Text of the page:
The citations on Webb's office walls are just part of the philanthropic tale. A thick binder, bursting with letters, photographs and newspaper clippings, provides still more information on a long life dedicated to resurrecting the Jewish community. Leafing through the record of his giving -- schools, hospitals, synagogues, universities -- his delight is palpable.
Put down your "Da Vinci Code." Set aside your "South Beach Diet." Let your kaballah red string drop off your wrist. I'm here to alert you to the next pop cultural phenom: a 12th-century philosopher popularly known as the Rambam.
Eli Broad, considered by many to be the most influential, public-spirited and generous Jewish citizen of Los Angeles, estimates that he and his wife gave away $350 million last year, of which $2 million went to specifically Jewish causes.
The most exciting weeknight in our house is Thursday; our family eats a hasty dinner and I rush off, two or three children in tow, to Tomchei Shabbos.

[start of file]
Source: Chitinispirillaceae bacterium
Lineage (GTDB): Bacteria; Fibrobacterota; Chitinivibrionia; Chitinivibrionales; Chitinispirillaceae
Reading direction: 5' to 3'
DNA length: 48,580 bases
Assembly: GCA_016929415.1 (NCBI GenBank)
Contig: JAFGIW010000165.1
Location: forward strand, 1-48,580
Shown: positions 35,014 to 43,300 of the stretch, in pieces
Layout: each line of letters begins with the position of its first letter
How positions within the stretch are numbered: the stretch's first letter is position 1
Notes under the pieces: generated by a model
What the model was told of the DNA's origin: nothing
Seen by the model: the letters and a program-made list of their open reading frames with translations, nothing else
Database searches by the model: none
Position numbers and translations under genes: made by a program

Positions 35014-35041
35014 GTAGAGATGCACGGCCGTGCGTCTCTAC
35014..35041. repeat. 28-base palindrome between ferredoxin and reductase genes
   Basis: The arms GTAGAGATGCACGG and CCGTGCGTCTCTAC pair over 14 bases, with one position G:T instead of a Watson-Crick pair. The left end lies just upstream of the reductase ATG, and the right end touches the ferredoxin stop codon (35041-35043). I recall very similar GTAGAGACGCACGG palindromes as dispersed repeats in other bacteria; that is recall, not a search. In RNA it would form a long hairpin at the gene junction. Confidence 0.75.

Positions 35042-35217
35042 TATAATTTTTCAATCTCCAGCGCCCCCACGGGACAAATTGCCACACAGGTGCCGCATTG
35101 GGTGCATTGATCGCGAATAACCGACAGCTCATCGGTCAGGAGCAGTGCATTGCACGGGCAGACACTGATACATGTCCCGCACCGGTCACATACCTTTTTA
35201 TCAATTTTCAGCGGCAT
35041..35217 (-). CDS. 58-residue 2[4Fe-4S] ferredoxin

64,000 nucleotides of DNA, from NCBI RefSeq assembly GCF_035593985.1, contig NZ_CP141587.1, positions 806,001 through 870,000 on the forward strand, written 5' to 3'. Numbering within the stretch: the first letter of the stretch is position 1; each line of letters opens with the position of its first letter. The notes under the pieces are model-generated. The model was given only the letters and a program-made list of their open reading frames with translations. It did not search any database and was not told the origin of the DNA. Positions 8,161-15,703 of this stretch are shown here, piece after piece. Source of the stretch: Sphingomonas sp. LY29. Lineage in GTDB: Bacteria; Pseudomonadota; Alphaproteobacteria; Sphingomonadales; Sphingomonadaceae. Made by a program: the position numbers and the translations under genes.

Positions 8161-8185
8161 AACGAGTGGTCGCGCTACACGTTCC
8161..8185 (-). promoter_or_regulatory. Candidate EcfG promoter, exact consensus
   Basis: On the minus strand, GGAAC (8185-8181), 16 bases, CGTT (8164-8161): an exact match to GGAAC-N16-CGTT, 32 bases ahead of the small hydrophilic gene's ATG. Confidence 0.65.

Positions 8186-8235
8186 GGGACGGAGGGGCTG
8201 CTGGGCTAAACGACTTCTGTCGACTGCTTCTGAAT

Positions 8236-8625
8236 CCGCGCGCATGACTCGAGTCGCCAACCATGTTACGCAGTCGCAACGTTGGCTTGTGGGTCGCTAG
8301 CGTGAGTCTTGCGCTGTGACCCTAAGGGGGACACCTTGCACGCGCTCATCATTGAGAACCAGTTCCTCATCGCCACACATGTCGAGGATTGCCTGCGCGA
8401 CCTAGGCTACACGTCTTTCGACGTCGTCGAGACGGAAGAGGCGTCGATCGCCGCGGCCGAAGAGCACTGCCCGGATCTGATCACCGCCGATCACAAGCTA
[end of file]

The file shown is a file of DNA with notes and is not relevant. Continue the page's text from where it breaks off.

Even 56 years later, Irving Gelman recalls precisely the day of his U.S. arrival and exactly the contents of his pockets: April 19, 1947, and $5.60.
The date marked a miraculous fresh start for a man whose generosity would later ignite dramatic changes within Orange County's Jewish community.
In a display of creativity and generosity, several Jewish groups in Orange County in recent weeks set out to demonstrate their unswerving support for Israel.
Calling a suggestion by Israel's minister of tourism to visit hospitals a "wet blanket," Fullerton travel agency owner Pnina Schichor instead lined up an awareness-raising tour of the sort she, herself, would like.
"Injured people don't want gawking strangers," she concludes after returning in May from a planning trip, during which she sensed the isolation of Israeli citizens. "I want them to know we're standing with them," says Shichor, who organized a trip for members of MERIT, Middle Eastern Reporting in Truth, a media-watch group she and her husband, David, co-founded last August.